UPDATE 3-SEP-2018: My apologies, my account and my cousins do NOT have the latest updates. Since they are more recent and prettier than the last time I looked, I had made that false assumption. Thanks to the members of the Ancestry DNA Matching Facebook group for showing me what the real update looks like.
To see what your version is click on the “up to date” or the “i” in a circle on top of your ethnicity results. Then it will show you a box that tells you what version you have. If you only have 3000 reference samples, then, like me, you do not have the very latest.
I look forward to writing a new post whenever I finally get those changed reports! Meanwhile this post may still be of some interest…
Original post was:
Over the summer Ancestry DNA has been rolling out their new ethnicity estimates and they have finally arrived in my account.
These changes have been made for two reasons. First of all, Ancestry has lots more data; they have added 13,000 new samples to an original group of 3,000 reference populations.* Secondly they have changed their algorithm to look at runs of DNA rather than just single points (23andme uses this technique as well). You can read their full explanation here: https://www.ancestry.co.uk/cs/dna-help/ethnicity/faq
The predictions for my brother, as shown above, have not changed (click here for my previous article on his ethnicity). He is still 62% Scandinavian (our Dad is Norwegian American) and 22% Jewish (Mom’s dad was German Jewish). While the Bavarian from Mom’s mother is still showing as Scandinavian, Europe South (this was Italy/Greece), and West European. The English comes from Dad according to various other sites where he was tested. This is discussed in my article Norwegian or English? where I suggest that it is the English who have some Norwegian.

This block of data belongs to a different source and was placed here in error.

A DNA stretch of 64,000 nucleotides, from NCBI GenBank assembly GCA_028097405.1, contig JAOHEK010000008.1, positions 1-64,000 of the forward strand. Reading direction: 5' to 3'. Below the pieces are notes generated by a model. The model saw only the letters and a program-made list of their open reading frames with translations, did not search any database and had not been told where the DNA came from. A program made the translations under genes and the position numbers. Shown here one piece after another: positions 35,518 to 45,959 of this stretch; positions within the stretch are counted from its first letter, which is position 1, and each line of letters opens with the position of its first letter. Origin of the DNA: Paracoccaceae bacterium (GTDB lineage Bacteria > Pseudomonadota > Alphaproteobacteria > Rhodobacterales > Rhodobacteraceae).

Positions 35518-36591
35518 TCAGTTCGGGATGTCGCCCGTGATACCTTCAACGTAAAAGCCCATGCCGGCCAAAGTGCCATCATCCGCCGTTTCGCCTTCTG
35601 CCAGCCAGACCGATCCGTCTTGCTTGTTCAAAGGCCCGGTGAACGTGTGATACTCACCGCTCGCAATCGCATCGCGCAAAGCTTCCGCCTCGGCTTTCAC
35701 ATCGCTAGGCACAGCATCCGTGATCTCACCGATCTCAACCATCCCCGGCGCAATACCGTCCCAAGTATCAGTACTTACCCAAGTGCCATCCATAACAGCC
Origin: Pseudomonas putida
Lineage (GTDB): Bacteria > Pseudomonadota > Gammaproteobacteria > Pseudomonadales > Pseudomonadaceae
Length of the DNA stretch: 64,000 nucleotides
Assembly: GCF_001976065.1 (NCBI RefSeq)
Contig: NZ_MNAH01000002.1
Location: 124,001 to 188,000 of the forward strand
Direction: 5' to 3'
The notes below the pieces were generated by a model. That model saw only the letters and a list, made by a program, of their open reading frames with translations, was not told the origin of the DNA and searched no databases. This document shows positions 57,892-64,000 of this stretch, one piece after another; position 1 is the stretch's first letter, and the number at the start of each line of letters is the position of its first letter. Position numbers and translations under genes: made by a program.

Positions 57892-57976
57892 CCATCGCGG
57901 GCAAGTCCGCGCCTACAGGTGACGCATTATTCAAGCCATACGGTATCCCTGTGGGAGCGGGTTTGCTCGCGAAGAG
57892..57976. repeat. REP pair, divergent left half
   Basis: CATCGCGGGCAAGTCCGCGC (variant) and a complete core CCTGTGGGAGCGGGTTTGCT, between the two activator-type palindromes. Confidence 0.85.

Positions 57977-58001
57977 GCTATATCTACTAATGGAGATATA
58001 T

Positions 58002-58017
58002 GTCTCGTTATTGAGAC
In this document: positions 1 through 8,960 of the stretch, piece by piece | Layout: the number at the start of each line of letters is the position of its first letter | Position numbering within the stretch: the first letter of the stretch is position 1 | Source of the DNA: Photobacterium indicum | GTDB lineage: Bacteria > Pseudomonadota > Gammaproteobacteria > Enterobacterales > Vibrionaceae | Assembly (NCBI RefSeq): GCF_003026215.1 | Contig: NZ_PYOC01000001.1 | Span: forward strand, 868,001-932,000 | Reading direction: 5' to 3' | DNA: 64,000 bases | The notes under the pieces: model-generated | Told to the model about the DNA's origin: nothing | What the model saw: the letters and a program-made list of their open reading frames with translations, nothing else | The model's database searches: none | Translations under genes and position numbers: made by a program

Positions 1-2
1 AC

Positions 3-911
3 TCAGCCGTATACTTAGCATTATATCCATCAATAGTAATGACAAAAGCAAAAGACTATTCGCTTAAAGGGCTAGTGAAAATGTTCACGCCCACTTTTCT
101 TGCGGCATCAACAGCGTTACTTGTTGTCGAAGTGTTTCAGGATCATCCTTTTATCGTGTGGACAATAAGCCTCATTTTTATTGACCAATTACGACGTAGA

The new presentation is prettier and it has some very accurate subcategories. Yes all our Norwegian ancestors are from the circled areas, Western and Southern Norway.
One thing I find very enjoyable are the descriptions of the subgroups and migration groups. Also of interest is the story they tell you when you click on one of your groups and a date like 1875 as above.
My ancestry is different from my brother’s but not wildly so. I have more Jewish (German Jewish so within the predicted subgroup), less Scandinavian, and a few interesting bits of noise like Polynesian. I remember one ethnicity estimate somewhere which claimed I had 1% Amerind. I like to think there is a sprinkling of Sami that creates that blip.
I have examples from a wide variety of people thanks to the many adoptees and relatives that I have helped. By the way, my perfect cousin (who I often blog about) is still 100% Scandinavian with the expected subpopulations of South and East Norway.
Here is Tessa whose unknown Dad turned out to be New Mexican (mother known to be English/Scottish):
One of my cousins is half Norwegian (our shared heritage) and half Belgium. He married a Moroccan women so here is the fascinating mix shown for their son:
Compare that to his father:
Then of course there is my 100% Jewish husband whose father was born in Poland and mother’s family in Galicia, now Ukraine. His subgroups are correctly predicted below. The interesting variations from Jewish are clearly due to some Sephardic roots on his father’s side (that African Y haplogroup) since his maternal cousin does not have them.
And let’s finish with an adoptee whose roots turned out to be deeply American with no less than 6 migration groups!
Here is what Ancestry tells him for one of those groups.
UPDATE 2-Sep-2018: If you do not have the new ethnicity estimates, you could briefly get them via the trick in this blog post: https://genealogical-musings.blogspot.com/2018/08/how-to-get-ancestrydna-ethnicity-report.html – although the trick no longer works, the post at least show us what to look forward to.
Also those with British ancestry might enjoy Debbie Kennet’s report on the new ethnicity reports for her family: https://cruwys.blogspot.com/2018/06/updated-ethnicity-estimates-at.html
*A reference population is a regional population that represents ancestry from several hundred years ago as per 23andme at https://customercare.23andme.com/hc/en-us/articles/212169298-Reference-Populations.